There are a bunch of creature templates I’m working on, based on the “static monster” table I made an age ago. They’re all basically the same stat blocks across the scale, with incrementing health and attacks and stuff. I mean, the main idea is that I can just copy the numbers over and have what I need without creating them from scratch.

You know, a template. *sheepish*

Anyway, it was while writing the standard tactical write-up for each of the roles that I realized an important (but hitherto unstated) distinction in the tactics of the “seeker” type – how it focuses on taking down one target. The combination of high attack bonus and high damage output are designed to eliminate a single target.

I changed the tactical role from “seeker” to “spiker,” in line with (if I remember correctly) the Guild Wars term for a character build fulfilling the exact role. Characters bounce back very quickly in GW and it’s sometimes necessary to lay on a massive amount of damage to put one down for good. You need a “damage spike.”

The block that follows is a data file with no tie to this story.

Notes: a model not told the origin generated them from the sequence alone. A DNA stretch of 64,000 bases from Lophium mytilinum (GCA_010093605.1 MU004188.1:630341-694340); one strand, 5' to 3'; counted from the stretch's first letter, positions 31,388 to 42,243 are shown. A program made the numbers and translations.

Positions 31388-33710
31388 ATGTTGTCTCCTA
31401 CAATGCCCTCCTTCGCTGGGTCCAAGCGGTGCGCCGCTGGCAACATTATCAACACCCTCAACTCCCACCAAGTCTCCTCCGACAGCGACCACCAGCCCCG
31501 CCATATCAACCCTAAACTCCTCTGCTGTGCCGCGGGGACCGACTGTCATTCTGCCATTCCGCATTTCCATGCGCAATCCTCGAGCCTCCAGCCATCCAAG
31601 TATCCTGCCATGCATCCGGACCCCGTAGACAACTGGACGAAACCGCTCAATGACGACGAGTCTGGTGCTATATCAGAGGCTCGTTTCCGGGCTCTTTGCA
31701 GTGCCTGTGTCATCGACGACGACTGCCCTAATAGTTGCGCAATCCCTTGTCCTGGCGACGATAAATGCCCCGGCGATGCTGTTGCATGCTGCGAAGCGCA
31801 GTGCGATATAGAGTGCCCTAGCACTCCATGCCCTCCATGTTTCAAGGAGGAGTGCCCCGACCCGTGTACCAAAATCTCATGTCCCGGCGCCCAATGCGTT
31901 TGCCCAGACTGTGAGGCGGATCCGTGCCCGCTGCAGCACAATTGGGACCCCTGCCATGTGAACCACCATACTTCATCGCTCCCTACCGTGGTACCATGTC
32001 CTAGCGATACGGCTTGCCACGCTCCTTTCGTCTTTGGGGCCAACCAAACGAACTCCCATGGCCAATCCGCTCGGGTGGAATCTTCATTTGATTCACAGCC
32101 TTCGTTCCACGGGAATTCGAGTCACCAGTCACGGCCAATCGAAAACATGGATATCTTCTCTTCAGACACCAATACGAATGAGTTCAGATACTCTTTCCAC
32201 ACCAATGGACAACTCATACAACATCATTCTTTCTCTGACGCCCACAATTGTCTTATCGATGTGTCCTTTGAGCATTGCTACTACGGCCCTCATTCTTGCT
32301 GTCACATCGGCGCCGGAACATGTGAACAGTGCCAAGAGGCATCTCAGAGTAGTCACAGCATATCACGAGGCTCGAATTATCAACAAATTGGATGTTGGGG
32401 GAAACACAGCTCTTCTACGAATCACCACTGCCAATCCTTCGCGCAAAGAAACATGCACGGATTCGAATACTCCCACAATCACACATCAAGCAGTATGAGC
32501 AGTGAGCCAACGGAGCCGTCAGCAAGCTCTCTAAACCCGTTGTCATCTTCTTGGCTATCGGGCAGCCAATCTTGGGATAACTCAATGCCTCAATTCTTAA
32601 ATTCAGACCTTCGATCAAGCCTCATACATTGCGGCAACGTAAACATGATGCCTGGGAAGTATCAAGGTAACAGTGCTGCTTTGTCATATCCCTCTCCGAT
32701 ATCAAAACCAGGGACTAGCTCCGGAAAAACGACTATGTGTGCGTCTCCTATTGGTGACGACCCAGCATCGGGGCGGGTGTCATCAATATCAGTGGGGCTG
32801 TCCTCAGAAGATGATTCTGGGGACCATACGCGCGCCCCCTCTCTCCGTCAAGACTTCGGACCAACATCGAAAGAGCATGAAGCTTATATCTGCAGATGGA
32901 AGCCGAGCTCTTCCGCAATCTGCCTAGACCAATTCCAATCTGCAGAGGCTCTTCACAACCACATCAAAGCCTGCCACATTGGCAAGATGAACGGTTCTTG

Then it became clear what the roles really were for, and how the seeker spiker beats the trapper. A trapper uses a combination of tricks, traps, minions, sentries, and raw endurance to outlast opponents, but the spiker is built to chew through the screen quickly and take the trapper down before the traps can do their work.

Keepers are a mobile front line, and the trappers are the second layer behind them. Harriers tease the line, striking swiftly and falling back again before getting drawn in, while chargers break the line and scatter defenders. Spikers serve both as point-defense and artillery, softening up and taking down priority targets.